The egg can be healthy for you, according to a study of the Research Service of the U.S. Department of Agriculture
For anyone who loves eggs but avoids them because of the cholesterol, the good news: it may be healthy after all. The conclusion comes after a study by the Research Service of the U. S. Department of Agriculture.
According to the study, the team found that an egg contains 13% less cholesterol compared with the egg of a decade ago. The report found a large egg has about 185 milligrams of cholesterol, down from 215 milligrams a decade ago.
The increased content of vitamin D, which helps protect bones, reached 64% more. There are now 41 International Units, up from 25 IU measured several years ago.
Eggs contain all of the essential amino acids the body needs for cell growth and repair. Eggs are also a good source of B12 and iron. They are low in saturated fat (1.5 grams). Most of the fat in eggs is of the healthy, unsaturated variety. Add to this list protective antioxidants (vitamin E and carotenoids) and folate (which helps to lower homocysteine). Eggs are also thought to raise the level of "good" HDL- cholesterol.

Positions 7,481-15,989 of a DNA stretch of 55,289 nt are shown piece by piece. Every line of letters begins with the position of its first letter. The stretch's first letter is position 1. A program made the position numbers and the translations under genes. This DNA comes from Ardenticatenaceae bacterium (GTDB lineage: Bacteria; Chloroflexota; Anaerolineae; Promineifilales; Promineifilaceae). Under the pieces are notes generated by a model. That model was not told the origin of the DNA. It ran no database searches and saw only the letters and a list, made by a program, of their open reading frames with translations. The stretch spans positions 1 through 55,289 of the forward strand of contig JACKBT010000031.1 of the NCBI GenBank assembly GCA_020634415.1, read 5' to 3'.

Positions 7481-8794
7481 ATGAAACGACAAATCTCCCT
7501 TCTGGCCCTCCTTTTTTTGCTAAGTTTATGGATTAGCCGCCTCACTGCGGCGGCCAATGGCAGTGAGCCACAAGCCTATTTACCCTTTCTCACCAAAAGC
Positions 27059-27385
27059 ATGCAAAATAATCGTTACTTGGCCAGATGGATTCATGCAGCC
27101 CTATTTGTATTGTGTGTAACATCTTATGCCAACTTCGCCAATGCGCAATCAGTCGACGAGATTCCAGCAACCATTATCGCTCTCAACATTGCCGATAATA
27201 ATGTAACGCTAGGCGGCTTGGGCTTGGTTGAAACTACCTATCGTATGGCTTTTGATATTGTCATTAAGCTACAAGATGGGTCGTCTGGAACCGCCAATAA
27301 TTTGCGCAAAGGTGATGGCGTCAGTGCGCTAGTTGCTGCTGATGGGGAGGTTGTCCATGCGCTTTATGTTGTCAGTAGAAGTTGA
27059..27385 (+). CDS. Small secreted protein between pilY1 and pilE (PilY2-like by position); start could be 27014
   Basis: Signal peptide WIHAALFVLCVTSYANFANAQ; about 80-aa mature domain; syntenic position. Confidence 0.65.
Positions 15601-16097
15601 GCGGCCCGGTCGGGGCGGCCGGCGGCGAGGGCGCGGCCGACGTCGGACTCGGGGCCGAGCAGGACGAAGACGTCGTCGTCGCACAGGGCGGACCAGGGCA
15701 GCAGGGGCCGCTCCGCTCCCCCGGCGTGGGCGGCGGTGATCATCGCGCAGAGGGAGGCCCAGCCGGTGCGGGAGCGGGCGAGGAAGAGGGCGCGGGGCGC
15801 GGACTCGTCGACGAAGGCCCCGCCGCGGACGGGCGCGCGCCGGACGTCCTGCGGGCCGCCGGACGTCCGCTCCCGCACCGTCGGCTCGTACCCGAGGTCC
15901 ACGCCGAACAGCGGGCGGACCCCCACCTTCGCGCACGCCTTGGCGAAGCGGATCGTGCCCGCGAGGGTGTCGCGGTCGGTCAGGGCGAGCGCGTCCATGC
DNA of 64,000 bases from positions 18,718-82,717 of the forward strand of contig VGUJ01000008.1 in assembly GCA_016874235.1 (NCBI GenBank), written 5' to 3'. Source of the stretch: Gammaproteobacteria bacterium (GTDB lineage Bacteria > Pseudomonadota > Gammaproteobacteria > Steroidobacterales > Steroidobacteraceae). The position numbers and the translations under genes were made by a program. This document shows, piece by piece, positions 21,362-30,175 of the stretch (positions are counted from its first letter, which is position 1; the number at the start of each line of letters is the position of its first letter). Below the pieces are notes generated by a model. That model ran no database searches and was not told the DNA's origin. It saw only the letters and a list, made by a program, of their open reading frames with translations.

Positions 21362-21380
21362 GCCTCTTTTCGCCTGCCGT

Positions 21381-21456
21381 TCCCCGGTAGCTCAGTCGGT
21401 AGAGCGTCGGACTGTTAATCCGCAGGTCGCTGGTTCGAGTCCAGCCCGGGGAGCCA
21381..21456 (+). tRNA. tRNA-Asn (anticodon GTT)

The reason for improvement is the change in chicken feed. Despite this finding, the daily recommended limit remains just one egg per day.
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